Allow me to explain. Allot and Openet, two names in the communications market, presented a plan for a solution that stands to give wireless providers access to a great deal of money at the cost and inconvenience of us, the consumer. This plan includes the option for wireless providers to charge a fee for the option of using various applications, that utilize the internet to obtain information, on their smartphones. So for instance, if you want to launch your Facebook app or the Amazon app on your phone, you would pay, in some way for that privilege. The presentation offers up a few different options for charging these fees, you could be charged a per Megabyte fee or a fee that grants you unlimited usage per month. This amount of this fee would be at the full discretion of the wireless carrier, at times choosing not to charge it at all as part of some sort of service bundle where you could choose a variety of apps to use at no cost while others would still carry a fee. Additionally, the carriers might strike up deals with the developers of these apps to pay the fee on the user’s behalf, ultimately this scenario would lead to some form of cost increase to the user. If any of this sounds familiar to you, it’s probably because this is exactly how the cable television providers operate, charging extra fees for access to “premium” channels.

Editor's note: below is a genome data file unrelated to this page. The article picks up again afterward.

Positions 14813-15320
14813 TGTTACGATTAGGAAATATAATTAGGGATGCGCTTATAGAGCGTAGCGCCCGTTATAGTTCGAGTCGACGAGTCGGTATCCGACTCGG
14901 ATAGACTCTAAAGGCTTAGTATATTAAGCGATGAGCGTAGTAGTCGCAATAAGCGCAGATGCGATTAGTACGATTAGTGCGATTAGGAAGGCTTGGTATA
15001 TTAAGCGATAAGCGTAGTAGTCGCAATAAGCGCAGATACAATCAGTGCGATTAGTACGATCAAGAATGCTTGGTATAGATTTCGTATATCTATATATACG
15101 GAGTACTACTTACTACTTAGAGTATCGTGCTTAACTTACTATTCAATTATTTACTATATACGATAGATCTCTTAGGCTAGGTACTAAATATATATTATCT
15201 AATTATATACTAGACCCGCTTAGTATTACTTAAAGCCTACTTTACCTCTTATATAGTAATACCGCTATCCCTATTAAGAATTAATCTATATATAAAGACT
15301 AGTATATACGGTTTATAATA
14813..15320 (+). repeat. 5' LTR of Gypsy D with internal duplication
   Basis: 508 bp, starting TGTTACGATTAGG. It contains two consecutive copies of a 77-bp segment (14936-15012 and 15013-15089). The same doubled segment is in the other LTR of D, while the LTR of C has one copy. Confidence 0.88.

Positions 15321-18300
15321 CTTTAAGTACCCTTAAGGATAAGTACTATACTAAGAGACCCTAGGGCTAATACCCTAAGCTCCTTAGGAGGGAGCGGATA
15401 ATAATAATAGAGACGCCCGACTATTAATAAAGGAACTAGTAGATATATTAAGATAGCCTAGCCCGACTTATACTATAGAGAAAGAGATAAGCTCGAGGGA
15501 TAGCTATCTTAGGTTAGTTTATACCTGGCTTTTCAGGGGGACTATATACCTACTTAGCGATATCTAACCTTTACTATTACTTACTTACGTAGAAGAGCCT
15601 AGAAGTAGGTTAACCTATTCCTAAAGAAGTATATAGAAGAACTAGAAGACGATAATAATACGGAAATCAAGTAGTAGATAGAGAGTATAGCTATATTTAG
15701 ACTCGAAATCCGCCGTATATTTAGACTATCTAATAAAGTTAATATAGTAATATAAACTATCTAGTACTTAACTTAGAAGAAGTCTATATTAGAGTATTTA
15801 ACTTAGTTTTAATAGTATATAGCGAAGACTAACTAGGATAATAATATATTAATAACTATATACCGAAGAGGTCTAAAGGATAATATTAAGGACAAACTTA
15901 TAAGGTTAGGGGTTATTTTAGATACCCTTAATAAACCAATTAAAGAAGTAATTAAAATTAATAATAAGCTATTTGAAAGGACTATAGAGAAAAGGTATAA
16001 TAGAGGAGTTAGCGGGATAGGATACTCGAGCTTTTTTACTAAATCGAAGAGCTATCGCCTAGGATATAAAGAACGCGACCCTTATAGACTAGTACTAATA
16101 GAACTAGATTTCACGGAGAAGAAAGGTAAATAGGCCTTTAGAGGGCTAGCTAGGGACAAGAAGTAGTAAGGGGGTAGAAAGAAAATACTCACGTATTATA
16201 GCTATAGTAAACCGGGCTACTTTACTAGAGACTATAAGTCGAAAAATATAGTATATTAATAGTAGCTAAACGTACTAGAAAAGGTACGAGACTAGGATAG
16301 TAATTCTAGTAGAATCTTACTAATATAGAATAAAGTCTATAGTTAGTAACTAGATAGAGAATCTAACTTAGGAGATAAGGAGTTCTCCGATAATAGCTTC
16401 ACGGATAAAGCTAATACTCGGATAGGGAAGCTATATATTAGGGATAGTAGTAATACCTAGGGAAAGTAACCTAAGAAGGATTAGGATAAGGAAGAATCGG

Now the wireless carriers, like any corporation, is allowed to make money, that’s what a free market is all about. But the nickel-and-dime approach is shady if you ask me. As a customer with a data-plan on my phone, I already have paid for access to that bandwidth. This all goes back to you double-dipping again, and I’m tired of saying it. If I’ve paid for the bandwidth, why do I need to pay for it again when I want to use an app that uses that same bandwidth. Equally so, if you’re going to charge the developer so I can use the app freely, I may or may not see a difference but you’re still double-dipping.
This also opens the door for even more granular fee based access. If the providers try this, and think that it was successful, who’s to say they won’t then start charging for accessing different websites. Take Amazon for example, they’re a huge company and make tons of money, they provide an app for Android and iPhone that makes it a little easier and a little faster when accessing their site. For sake of argument let’s say they refuse to pay the wireless carrier for the consumers to use their app for free as that would result in them having to raise prices for those very same consumers. Well you know the consumers won’t be interested in having to pay to shop on Amazon, how stupid is that, it’s not Sam’s Club. It just so happens that Amazon also has a fairly decent mobile version of their site that behaves very similarly to the app. Now all those consumers will just use their browser and go straight to Amazon’s website to do their shopping. The wireless carrier seeing this migration, and not being happy with the loss of extra profits, decides to start making Amazon.com a site that requires a fee to access.
The creator’s of the internet couldn’t have possibly dreamed that their creation would end up being abused like this, but here we are with a company plugging some awful concept that is surely to get the carrier’s attention. This is just further proof that net neutrality needs to extend beyond physical connections and into wireless as well.
- Groups say US FCC proposal not real net neutrality (reuters.com)
- Wireless Carriers Pitch Dumb Idea to Avoid Being Dumb Pipes (gigaom.com)
- Wireless carriers may offer app-specific or time-of-day usage plans (intomobile.com)